India which invested nearly $3 billion in war-torn Afghanistan over the years has found itself at the receiving after the Taliban took control of the country. This has prompted foreign policy analysts to ponder over whether India can leverage its old contacts in the Taliban to turn things in its favor.
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Qatar gave the Taliban access to set up its office in the capital city Doha. This office was set up for conducting peace talks with the United States and whoever wanted to contact the Taliban could do so at this place.
In June 2021, Indian External Affairs Minister S. Jaishankar had visited Doha as New Delhi was seeking Qatari assistance to create a ground for India-Taliban relations.
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Even though seeking Qatar’s help in opening a link with the Taliban was a good idea, India also had the means to independently approach the situation.
Taliban spokesperson Sohail Shaheen was seen on Indian television on various occasions and Sher Abbas Shanikzai, head of the Taliban’s Doha office has referred to his training at the Indian Military Academy several times. Taking these into consideration, it looks like that India could have easily leveraged these old contacts.
Taliban’s takeover of Afghanistan following the fall of the capital city of Kabul is a major test thrown at India as these developments have changed the geopolitics of South Asia massively.
India already has disputes and strained relations with both China and Pakistan, both of which are expected to be deeply involved in all future developments of Afghanistan.
Out of these two, Pakistan has always been significantly involved in all affairs related to Afghanistan whereas China can be seen quitting to play the role of a silent participant ever since the US troops exited from Afghanistan.
The meeting held between Chinese Foreign Minister Wang Yi and senior Taliban leaders last month at Tianjin is testimony to this fact.
“This potential geopolitical realignment could change things upside down”, Gautam Mukhopadhaya, India’s former ambassador to Afghanistan and Syria, told BBC.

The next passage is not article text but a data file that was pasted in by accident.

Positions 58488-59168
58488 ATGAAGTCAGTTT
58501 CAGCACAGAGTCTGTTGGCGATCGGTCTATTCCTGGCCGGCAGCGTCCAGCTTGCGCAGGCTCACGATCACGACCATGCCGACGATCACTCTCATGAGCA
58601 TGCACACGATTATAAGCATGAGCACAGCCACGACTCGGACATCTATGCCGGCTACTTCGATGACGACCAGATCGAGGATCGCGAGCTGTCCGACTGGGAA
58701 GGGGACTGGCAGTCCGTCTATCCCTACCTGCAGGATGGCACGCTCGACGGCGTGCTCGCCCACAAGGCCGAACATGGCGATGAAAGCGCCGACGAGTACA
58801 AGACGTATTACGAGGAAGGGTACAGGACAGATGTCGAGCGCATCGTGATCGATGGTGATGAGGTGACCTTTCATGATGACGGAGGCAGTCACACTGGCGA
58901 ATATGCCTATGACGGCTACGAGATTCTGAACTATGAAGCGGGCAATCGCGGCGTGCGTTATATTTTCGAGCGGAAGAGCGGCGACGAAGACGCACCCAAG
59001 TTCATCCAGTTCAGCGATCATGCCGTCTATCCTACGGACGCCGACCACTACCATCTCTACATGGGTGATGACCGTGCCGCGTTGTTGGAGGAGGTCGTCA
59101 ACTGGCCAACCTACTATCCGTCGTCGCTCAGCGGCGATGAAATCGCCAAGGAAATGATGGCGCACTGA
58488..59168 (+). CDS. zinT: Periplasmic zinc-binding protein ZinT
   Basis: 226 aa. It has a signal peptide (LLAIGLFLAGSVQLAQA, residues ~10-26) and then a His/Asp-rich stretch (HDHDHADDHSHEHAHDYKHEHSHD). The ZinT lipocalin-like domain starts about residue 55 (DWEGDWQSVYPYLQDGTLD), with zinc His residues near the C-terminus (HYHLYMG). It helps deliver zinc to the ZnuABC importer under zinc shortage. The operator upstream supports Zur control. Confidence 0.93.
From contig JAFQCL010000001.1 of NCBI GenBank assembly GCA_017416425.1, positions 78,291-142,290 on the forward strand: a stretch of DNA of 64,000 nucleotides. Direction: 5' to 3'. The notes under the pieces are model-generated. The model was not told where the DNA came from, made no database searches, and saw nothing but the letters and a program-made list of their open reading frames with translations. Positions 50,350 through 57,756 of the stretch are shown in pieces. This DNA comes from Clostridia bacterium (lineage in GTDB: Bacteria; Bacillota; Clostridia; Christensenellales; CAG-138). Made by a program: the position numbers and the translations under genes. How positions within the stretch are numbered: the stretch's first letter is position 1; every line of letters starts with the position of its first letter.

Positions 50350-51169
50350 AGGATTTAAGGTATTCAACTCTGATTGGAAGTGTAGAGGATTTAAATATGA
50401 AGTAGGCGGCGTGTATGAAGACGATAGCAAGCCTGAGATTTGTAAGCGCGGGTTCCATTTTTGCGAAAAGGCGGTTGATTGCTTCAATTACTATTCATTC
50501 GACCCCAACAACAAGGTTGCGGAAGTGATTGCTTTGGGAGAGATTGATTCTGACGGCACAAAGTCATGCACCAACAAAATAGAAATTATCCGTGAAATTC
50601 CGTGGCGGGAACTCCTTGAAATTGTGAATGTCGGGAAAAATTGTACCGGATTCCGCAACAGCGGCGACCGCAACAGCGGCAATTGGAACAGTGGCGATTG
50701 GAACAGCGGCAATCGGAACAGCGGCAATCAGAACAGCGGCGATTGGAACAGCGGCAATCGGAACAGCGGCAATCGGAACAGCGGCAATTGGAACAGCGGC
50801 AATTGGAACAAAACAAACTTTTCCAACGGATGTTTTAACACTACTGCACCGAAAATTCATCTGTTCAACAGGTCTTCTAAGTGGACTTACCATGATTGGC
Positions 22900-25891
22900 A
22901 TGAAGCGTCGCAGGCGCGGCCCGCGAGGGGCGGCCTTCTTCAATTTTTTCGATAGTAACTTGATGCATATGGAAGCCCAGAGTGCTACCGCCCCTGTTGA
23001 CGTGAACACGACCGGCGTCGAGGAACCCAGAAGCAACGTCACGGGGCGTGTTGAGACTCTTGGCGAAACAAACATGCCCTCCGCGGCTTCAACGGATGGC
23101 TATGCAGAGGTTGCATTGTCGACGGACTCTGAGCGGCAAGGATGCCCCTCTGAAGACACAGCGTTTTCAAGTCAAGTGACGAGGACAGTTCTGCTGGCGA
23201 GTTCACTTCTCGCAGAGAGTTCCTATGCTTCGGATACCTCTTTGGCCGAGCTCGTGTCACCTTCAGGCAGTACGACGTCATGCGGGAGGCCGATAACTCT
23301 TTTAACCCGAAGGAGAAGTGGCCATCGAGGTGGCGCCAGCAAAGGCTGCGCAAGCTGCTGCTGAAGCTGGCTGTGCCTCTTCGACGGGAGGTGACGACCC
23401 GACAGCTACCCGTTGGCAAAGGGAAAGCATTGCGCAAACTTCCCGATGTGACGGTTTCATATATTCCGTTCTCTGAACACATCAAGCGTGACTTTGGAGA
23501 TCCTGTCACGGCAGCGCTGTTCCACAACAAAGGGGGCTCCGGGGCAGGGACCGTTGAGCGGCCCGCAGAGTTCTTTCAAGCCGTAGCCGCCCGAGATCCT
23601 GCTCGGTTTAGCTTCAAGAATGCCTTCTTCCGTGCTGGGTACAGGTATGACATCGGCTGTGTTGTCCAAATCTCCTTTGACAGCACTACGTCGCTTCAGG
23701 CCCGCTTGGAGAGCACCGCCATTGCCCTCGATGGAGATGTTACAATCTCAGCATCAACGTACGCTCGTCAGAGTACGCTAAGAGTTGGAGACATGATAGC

Afghanistan was ruled by a democratic government with support from Western democracies as well as India. With the Taliban taking over, countries like China, Russia, Iran, and Pakistan would try to make fresh inroads into the country.
According to some experts, this seems to be a big loss for New Delhi and a win for Pakistan. Jitendra Nath Misra, a former diplomat, is of the view that the Pashtun-led Taliban have never recognized the border between Afghanistan and Pakistan which has created problems for Islamabad.
“Pakistan would want to get the Taliban to accept the border and this will be a top priority”, he said. This being the case, the Taliban’s rule in Afghanistan does give Pakistan strategic depth in India.
China, on the other hand, is eying to make the most of mineral-rich Afghanistan. Beijing is looking to invest in the mining sector to cater to its growing requirement of minerals but to also influence the Taliban in a way that it does not back the East Turkestan Islamic Movement (ETIM), the group which China blames for creating unrest in the Muslim-dominated Xinjian province, and to also ban them from operating them in Afghanistan.
Mukhopadhaya said China and Pakistan ”would ride piggyback on each other in Afghanistan”, adding that “Beijing should be cautious and not fall into any trap like other world powers in the past ”.
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Options Before India
The biggest challenge facing India is whether or not to recognize the new Taliban regime. Misra said that “there are no good options for Delhi”. “There are bad and then there are worse options”, he told BBC.
Even if India does recognize the Taliban, the relation will always be strained. This is because of the bitter history shared by India and the Islamist insurgents since the latter aided the hijackers of the IC-814 in 1999 by providing them a safe passage.
However, in recent years, India did participate in meetings with the Taliban. In 2018, two retired diplomats were sent to attend the Moscow talks on the Afghan peace process.
The only easy way out for India is to keep an open communication channel with the Taliban in order to safeguard its own security and interests. Taliban’s success is also concerning for India because this could motivate Pakistan-based militant groups such as Lashkar-e-Taiba to plan and execute attacks in the country.
“We understand Pakistan and Afghanistan better than most others. We should have been one step ahead,” Anand Arni, a former Special Secretary in the Cabinet Secretariat, wrote in a piece for The Wire.
Analyzing the current situation, he said a link or a channel to the Taliban is desirable, but it has to be done discreetly “for it is the message that is important”.
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He believes India may get another chance as “the Taliban cannot rule on its own if it comes to power. It will need outside financial support, which Pakistan cannot underwrite, and international acceptance”.
All said and done, it would require some smart diplomatic moves on the part of New Delhi to turn the tide in its favor as losing Afghanistan would put a question mark on India’s stature as the most powerful country in South Asia.
— Co-authored by Kashish Tandon